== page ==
This post is about my new apron front dress, with a few lessons learned along the way. I have come to really appreciate and enjoy apron front dresses. They seem like such a strange style at first, but I can get into this one entirely on my own, and I quite like the look of it on!
The dress is 100% hand sewn, using historically accurate construction techniques.
At the Oldham County Historical Society.
I made this dress at a Burnley & Trowbridge Workshop in Williamsburg I went to with my friend Hannah in May. This workshop was originally scheduled for October but was moved to May, which worked out great since school was out for me, and Hannah could come!
If you have never been to a B & T workshop, they are great. You work in pairs, and learn to drape patterns on each other. These are especially good if you are someone who is confident sewing with patterns, and ready to move to the next level and start making custom garments on the body.
Fitting on Hannah. Photo courtesy of Angela Burnley.
This turned out to be my second crossover, apron front dress in 6 months. (You can see my post on the Fig Leaf Patterns Surplice Dress here). I really wanted to be sure the two dresses looked different, so I looked around for a trim option on the front that would really stand out. I found this example in Fashion in Detail from the Victoria and Albert Museum.
Fashion in Detail, page 57
This was pretty easy to achieve. Cut out three long strips of fabric, and fold the ends in so no rough edges show. I didn't stitch the edges in place or anything, which seems to have worked out fine. I clipped the ends into my sewing bird from Amazon Drygoods to provide some tension while I braided them.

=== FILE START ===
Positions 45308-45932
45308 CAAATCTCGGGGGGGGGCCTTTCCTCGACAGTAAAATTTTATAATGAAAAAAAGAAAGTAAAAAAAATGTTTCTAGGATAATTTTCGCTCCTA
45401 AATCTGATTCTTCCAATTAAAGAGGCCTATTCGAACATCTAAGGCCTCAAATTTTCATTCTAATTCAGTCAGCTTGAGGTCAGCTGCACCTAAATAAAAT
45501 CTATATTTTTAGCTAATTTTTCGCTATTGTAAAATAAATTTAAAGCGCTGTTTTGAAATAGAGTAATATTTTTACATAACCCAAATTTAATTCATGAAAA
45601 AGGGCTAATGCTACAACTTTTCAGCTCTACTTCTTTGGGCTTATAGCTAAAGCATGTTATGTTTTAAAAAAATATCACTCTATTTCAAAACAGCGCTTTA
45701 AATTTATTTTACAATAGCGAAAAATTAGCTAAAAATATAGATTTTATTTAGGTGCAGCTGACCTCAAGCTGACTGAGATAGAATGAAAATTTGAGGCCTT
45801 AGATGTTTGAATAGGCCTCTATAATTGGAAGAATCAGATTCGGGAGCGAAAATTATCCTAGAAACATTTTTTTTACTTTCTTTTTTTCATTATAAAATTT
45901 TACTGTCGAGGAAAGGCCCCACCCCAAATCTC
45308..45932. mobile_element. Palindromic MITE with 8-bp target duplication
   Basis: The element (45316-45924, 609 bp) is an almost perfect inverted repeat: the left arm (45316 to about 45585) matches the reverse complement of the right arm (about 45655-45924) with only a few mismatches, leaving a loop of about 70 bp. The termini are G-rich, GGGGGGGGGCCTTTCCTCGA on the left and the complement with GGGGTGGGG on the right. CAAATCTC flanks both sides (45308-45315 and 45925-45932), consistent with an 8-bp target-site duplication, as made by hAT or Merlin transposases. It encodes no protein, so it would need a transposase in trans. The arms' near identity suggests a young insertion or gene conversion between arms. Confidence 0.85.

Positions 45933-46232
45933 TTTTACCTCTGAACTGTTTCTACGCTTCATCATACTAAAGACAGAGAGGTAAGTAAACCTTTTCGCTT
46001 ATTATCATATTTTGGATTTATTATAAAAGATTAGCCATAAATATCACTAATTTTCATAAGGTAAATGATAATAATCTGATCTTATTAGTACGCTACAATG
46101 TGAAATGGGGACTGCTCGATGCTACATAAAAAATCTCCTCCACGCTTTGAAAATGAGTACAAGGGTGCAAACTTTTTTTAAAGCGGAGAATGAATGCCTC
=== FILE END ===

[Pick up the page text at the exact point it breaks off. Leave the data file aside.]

As you pin it in place to stitch in place, try to fan out the braid and keep it nice and full. Then stitch the ends down on each side,and use a wide whip stitch to attach it inside the neckline of the garment.
I added tapes on the inside back so I could tie in a pad to hold out the pleats.
I have found with these dresses it is best to make the laces on the apron front long enough so that you can bring them around and tie them in front under your bust. I added a couple of loops on the back to keep them in place (you see this on a lot of originals). Both the ties and the loops are made of 1/4 inch tape from Burnley & Trowbridge
This not only makes you more self-sufficient, it also provides a nice amount of tension to keep the skirt in place. I also add a couple of straight pins to be sure, and so far I haven't had any issues with it slipping out of place.
Once I have tied the tape snuggly under my bust, I'm actually able to tuck it under the skirt so it doesn't even show. I usually secure the top with a couple of pins, though this is more preventive, I really haven't had trouble with it falling down at all.
If you are someone who wants to take that jump into draping, this would be a great place to start. The first thing I ever draped was a chemisette on my friend Erica back in 2013 when she came for the Jane Austen Festival. You know what a chemisette is supposed to look like, you are really just making sure the shoulder slope, neckline, and length are correct. Take the plunge and try it!
The ruffles are actually antique trim which I restored with Restoration. If you have not used it, this stuff is amazing! It will seriously take the yellow out of older white fabric.
Before and after - I think these were originally meant for the bottom of a sleeve, so I just opened them up and trimmed them down a little.
I found that I had to iron the antique cotton on a very low setting without any steam. When the iron was too hot it yellowed it again, though the Restoration was able to remove it (AMAZING).
Gathered onto 1/4 inch tape- See Patterns of Fashion Volume 1 page 50 for examples.
These go really well with my blue cotton spencer and straw bonnet. Put it together and this is definitely my favorite Regency/Federal outfit at the moment.
What we're looking at....well, that's another story...